As a lifelong student of the deadly scourge known as “conservatism,” I read with great interest a recent piece by Ezra Klein in Vox entitled Standing near hand sanitizer makes Americans more conservative. So what will Ebola do?. Klein reports on a growing mass of evidence that human social and political cultures are emergent properties of our responses to infectious disease threats—or “pathogen stress,” as the fancy lib’rul eeleet perfessers like to call it. The gist of the theory is this: through all of human history, infectious diseases have been the single greatest threat to human populations—killing more people than wars, natural disasters and noninfectious diseases combined—such that humans (like other animals) have evolved behavioral responses to avoid them. Just as our biological immune system is triggered by the presence of diseases, so too is our “behavioral immune system” activated by (perceived) disease threats in our environment. Klein gives the examples of our fear and aversion upon encountering a rat, and feeling disgusted when you get a whiff of rotten meat. It works at a surprisingly granular level, too: humans react with disgust to yellowish liquids that resemble pus, yet we remain unfazed by blueish substances of the same texture.
It turns out that the reaction of disgust in particular has profound moral and political implications, not just for individuals but for culture writ large. There is a well-demonstrated link between moral notions of “purity” and social conservatism, and conservatives are more easily disgusted than liberals. Where this gets very, very interesting is the finding that even subtle reminders of cleanliness (or its opposite, impurity) can trigger more conservative attitudes—in anyone. In a clever set of experiments, Cornell University psychologists Erik Helzer and David Pizarro approached every ninth college student entering a campus hallway and asked them to take a quick survey about their demographics and political beliefs. Half the students were asked to “step over to the hand-sanitizer dispenser to complete the questionnaire,” and the other half were asked to “step over to the wall to complete the questionnaire” where the hand sanitizer had been removed. The researchers reported:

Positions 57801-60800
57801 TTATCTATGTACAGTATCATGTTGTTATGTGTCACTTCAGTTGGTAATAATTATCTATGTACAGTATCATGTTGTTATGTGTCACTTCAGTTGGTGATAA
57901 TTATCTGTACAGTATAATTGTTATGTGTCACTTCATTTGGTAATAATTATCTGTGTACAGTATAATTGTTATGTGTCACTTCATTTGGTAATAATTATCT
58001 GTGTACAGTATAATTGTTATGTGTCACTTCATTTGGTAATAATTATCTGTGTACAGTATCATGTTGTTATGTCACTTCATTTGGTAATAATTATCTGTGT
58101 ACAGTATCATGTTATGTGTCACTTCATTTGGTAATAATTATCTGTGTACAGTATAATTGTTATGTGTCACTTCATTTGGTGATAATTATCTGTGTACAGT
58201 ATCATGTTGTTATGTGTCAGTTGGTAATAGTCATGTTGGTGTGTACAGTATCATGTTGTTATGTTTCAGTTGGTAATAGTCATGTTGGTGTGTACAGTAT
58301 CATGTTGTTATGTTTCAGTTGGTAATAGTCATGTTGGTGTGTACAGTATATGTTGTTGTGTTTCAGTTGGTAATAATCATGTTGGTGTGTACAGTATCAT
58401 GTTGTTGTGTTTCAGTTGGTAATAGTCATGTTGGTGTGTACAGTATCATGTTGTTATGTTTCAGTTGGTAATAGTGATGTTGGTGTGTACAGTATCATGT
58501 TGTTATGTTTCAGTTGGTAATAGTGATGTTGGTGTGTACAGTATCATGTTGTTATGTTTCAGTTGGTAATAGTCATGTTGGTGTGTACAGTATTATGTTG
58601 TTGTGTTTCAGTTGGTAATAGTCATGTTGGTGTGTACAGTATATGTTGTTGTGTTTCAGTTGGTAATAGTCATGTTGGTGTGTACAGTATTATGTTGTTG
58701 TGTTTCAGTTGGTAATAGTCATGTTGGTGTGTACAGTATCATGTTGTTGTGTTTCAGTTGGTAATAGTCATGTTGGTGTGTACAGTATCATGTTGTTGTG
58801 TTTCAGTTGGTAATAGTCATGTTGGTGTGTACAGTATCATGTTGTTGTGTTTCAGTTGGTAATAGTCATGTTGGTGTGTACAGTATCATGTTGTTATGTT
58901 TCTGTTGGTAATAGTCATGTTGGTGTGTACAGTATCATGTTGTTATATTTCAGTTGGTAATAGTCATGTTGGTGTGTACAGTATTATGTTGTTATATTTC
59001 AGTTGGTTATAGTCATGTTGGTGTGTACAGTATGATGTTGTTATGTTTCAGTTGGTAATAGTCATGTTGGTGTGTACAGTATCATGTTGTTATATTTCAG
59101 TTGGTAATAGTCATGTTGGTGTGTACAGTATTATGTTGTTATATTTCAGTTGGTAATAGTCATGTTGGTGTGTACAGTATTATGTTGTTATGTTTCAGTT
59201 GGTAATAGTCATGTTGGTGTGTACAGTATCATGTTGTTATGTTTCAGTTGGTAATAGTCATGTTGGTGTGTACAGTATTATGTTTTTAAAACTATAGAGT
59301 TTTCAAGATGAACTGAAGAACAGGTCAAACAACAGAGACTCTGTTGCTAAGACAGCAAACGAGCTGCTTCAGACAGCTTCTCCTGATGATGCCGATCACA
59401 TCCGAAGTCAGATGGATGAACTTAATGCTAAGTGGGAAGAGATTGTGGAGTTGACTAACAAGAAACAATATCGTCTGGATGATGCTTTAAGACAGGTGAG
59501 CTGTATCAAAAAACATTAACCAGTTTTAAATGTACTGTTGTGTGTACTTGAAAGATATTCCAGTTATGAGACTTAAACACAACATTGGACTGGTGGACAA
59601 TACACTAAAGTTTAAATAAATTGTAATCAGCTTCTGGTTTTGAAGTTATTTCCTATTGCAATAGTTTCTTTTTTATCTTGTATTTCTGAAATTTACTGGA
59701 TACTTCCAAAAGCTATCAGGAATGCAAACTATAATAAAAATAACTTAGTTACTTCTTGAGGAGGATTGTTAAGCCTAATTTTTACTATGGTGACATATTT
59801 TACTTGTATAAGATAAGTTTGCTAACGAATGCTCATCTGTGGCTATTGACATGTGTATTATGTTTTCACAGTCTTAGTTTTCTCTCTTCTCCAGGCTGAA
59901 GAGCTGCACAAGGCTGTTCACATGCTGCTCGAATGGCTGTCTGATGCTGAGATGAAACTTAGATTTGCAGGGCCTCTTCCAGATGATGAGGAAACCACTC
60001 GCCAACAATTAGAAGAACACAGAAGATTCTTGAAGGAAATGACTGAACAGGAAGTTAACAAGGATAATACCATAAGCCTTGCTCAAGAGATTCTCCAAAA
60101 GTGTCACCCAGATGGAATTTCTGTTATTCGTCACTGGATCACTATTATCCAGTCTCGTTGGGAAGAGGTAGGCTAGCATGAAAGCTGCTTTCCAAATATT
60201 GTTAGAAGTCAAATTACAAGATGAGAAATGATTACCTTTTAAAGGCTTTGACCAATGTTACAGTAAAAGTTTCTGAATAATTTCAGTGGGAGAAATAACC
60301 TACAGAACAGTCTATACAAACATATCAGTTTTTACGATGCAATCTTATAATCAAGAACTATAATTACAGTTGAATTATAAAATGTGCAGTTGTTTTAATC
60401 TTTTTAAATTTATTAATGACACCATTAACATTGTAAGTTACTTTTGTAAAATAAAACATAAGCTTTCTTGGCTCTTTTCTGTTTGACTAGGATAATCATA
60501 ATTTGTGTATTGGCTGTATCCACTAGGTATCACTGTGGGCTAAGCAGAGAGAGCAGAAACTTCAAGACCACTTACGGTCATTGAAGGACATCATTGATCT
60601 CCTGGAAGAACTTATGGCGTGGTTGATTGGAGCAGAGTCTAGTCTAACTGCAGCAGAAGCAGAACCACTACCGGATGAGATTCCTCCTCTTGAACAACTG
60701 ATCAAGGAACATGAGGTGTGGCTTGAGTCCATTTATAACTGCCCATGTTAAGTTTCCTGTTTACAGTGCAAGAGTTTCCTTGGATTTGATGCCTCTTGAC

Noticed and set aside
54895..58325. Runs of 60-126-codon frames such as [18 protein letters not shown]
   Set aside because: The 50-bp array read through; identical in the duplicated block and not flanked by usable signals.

Participants who reported their political attitudes in the presence of the hand-sanitizer dispenser reported a less liberal political orientation than did participants in the control condition. Despite the noisy nature of the public hallway in which we collected the data, it appears as if a simple reminder of physical purity was able to shift participants’ responses toward the conservative end of the political spectrum.
The conservative effect held for fiscal, social and moral positions. Helzer and Pizarro then ran a second experiment in the lab, where half the participants were offered a hand sanitizer wipe before using the lab computers to answer a questionnaire about their moral values. Again, the researchers found that those exposed to the cleanliness cue reported significantly more conservative political attitudes than subjects who were not.
In other words we are pretty much meat robots, subconsciously programmed by cues in our environments. Even our most cherished and fiercely held moral and political beliefs can be profoundly affected by the circumstances in which we find ourselves. It is worth remembering that we are talking about tendencies here; these are modern manifestations of ancient survival mechanisms in a much more complex world. It’s probably a safe bet that it would require a whole lot more hand sanitizer to get some of us to vote for some berserker theocrat than it would our fellow citizens who are already well on their way to Hitlerville. Still, as research in the field has been expanding, the ramifications of the behavioral immune system are turning up everywhere. Mark Schaller & Co. found that subjects primed to think about disease were much more prejudiced and fearful toward immigrants; in light of this, it is hardly surprising to discover that wherever there is a higher risk of infectious disease, societies tend to be more xenophobic. And it gets weirder. Randy Thornhill and Corey Fincher have found not only that societies in which pathogen-avoidant behaviors flourish are likely to coalesce into repressive and autocratic government systems, but that pathogen stress is positively correlated with "high levels of civil and ethnic warfare, increased rates of homicide and child maltreatment, patriarchal family structures, and social restrictions regarding women’s sexual behavior." [Emphasis added.]
That's right: patriarchy flourishes with the perceived threat of contagious diseases.
Naturally, this really got my beanie a-spinning. I wondered whether, in much the same way that the biological immune system can be tricked into positive action by vaccines, perhaps the behavioral immune system can be recruited to virtually eradicate the conservative pestilence infecting our nation (<—see what I did there? Hahaha.). And then it came to me in a flash: clearly what is needed here is a massive operation to get all of the hand sanitizer out of the halls of Congress and state houses across the country! After that, we can go after the hand sanitizer in the homes and offices of MRAs, Baptist clergy and the United States Conference of Catholic Bishops.
Who's with me?
[A version of this post appeared at perry street palace.]